If you’ve been arrested for a crime, you are probably wondering how you will continue to support your family while you sit in jail awaiting trial. Most Americans have heard of bail and its counterpart, bond, but they don’t really understand what these terms mean or what is involved with them.
1. Bail is not guaranteed.
Contrary to the belief of popular culture, not everyone charged with a crime will have their bail set at a million dollars. For one thing, a judge does not have to set bail in any case and may opt instead to have an alleged perpetrator remanded to custody. On the other hand, misdemeanor first-time offenders are often released on their own recognizance with a promise to appear in court when ordered. However, many factors determine the bail set by criminal court judges. No case is like any other and, therefore, comparisons cannot be drawn from one instance to the next.
2. Bail can be lowered.
Many defendants believe in their own innocence and choose to sit in jail until they are arraigned in hopes they can have the charges against them dropped. Unfortunately, these arrestees will often fail to retain a lawyer and find themselves officially charged at arraignment and having bail set. Once these defendants hire a criminal lawyer, they are more likely to have their bail reduced as these professionals have knowledge of their client’s past criminal record, employment status, and connections to family and the local community.
3. Bail is different than a bond.
The term “bail” refers to the total amount required by criminal courts to facilitate the regulated release of a defendant while they fight the charges against them. Bond, on the other hand, is a transaction handled by a third-party company in which the defendant pays only 10 percent of the bail, while the remaining 90 percent is paid to the courts by the bondsman. Bond is like a loan, and the 10 percent is non-refundable, even if you make every court appearance as ordered, but bail paid directly to the courts will be fully refunded at the conclusion of the case.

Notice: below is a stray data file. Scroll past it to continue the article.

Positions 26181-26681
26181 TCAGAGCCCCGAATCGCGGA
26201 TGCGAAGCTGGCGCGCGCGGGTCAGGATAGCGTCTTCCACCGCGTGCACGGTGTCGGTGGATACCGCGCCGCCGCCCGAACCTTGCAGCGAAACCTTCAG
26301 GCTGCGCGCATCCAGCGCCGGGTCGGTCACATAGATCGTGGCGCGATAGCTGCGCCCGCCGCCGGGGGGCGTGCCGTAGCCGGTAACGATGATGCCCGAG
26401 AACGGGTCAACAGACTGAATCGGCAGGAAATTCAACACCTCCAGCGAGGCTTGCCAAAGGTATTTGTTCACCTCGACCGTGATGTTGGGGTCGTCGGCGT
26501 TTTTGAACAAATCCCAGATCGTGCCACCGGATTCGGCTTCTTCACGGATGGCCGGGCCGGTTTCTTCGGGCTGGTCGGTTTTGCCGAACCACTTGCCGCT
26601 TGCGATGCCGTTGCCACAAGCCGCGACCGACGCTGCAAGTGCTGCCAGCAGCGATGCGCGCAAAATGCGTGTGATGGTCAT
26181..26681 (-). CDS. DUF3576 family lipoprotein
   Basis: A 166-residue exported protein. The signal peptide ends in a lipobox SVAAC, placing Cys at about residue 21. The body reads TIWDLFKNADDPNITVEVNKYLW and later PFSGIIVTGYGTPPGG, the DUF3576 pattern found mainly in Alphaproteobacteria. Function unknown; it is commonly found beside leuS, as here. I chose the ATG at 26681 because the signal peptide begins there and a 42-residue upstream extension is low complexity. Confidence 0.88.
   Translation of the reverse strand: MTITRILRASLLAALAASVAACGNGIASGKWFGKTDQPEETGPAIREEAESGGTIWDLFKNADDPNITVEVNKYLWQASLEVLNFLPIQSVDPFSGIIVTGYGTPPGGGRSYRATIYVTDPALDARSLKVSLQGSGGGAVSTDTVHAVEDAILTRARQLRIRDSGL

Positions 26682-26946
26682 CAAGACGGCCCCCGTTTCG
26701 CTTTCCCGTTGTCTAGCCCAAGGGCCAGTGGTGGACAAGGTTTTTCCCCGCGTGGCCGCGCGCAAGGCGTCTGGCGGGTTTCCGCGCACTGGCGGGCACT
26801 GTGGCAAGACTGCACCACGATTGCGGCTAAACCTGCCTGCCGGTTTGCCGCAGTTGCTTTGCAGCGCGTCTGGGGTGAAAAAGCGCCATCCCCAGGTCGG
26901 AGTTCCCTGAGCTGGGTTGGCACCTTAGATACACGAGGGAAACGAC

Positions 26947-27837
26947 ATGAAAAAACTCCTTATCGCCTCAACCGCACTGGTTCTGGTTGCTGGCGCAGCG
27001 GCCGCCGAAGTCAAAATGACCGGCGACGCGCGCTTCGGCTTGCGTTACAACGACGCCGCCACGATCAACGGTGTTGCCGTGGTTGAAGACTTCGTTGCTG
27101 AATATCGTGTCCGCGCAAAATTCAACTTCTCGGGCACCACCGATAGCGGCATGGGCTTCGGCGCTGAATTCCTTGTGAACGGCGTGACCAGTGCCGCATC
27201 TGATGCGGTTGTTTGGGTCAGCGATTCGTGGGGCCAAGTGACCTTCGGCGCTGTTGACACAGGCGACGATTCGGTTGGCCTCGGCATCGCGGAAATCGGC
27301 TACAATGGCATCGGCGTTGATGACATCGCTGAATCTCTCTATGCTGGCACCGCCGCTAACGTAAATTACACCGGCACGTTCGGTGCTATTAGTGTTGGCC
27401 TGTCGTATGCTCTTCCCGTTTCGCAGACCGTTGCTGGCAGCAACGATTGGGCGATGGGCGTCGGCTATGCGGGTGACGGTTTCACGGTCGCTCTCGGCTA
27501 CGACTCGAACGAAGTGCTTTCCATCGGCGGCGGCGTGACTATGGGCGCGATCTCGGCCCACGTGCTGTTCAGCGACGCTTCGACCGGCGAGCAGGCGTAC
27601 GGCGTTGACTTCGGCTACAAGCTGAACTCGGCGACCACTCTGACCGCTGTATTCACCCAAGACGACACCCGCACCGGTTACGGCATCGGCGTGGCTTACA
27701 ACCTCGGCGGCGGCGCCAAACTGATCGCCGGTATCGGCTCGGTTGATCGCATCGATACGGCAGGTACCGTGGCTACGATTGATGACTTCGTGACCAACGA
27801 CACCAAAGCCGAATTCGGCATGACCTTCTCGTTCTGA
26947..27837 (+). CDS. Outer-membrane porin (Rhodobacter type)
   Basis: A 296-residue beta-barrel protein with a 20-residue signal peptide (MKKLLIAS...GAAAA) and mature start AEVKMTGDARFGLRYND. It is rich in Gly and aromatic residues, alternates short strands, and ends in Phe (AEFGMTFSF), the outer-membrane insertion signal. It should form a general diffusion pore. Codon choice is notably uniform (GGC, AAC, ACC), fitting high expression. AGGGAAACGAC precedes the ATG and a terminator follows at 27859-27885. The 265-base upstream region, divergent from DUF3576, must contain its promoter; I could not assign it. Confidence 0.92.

4. Bail requires appearances.
Neither bail nor bond will release you from your duty to be involved in your criminal case. The defendants sitting in jail are required to appear at every court appointment, and the same goes for those released on bail. Regardless of whether or not you have a criminal lawyer to appear for you, the constitutional law demands your presence as well. This is to protect your rights and as the defendant, your absence will only be granted in very extreme cases.
5. Bail may restrict your activity.
Bail is not an invitation to go home and live your life as you see fit. Most lawyers attempt to have bail lowered in hopes their clients can be fully involved in their own cases. In addition, there may more than money and court appearances required of those release on bail. After weighing the defendant’s need to work and the severity of the charges against him, a judge may order house arrest. These alleged perpetrators will be allowed to go to work, attorney conferences, and court appearances, but will be required to remain home the rest of the time.
The very first thing any suspect in a crime should do is contact a local and reputable lawyer and knowing the facts about bail will surely help you and your attorney when you arrive in court for your arraignment. Your lawyer will not only protect your rights as you speak with law enforcement, they also carry a lot of power when it comes to getting their clients released until court appearances are required.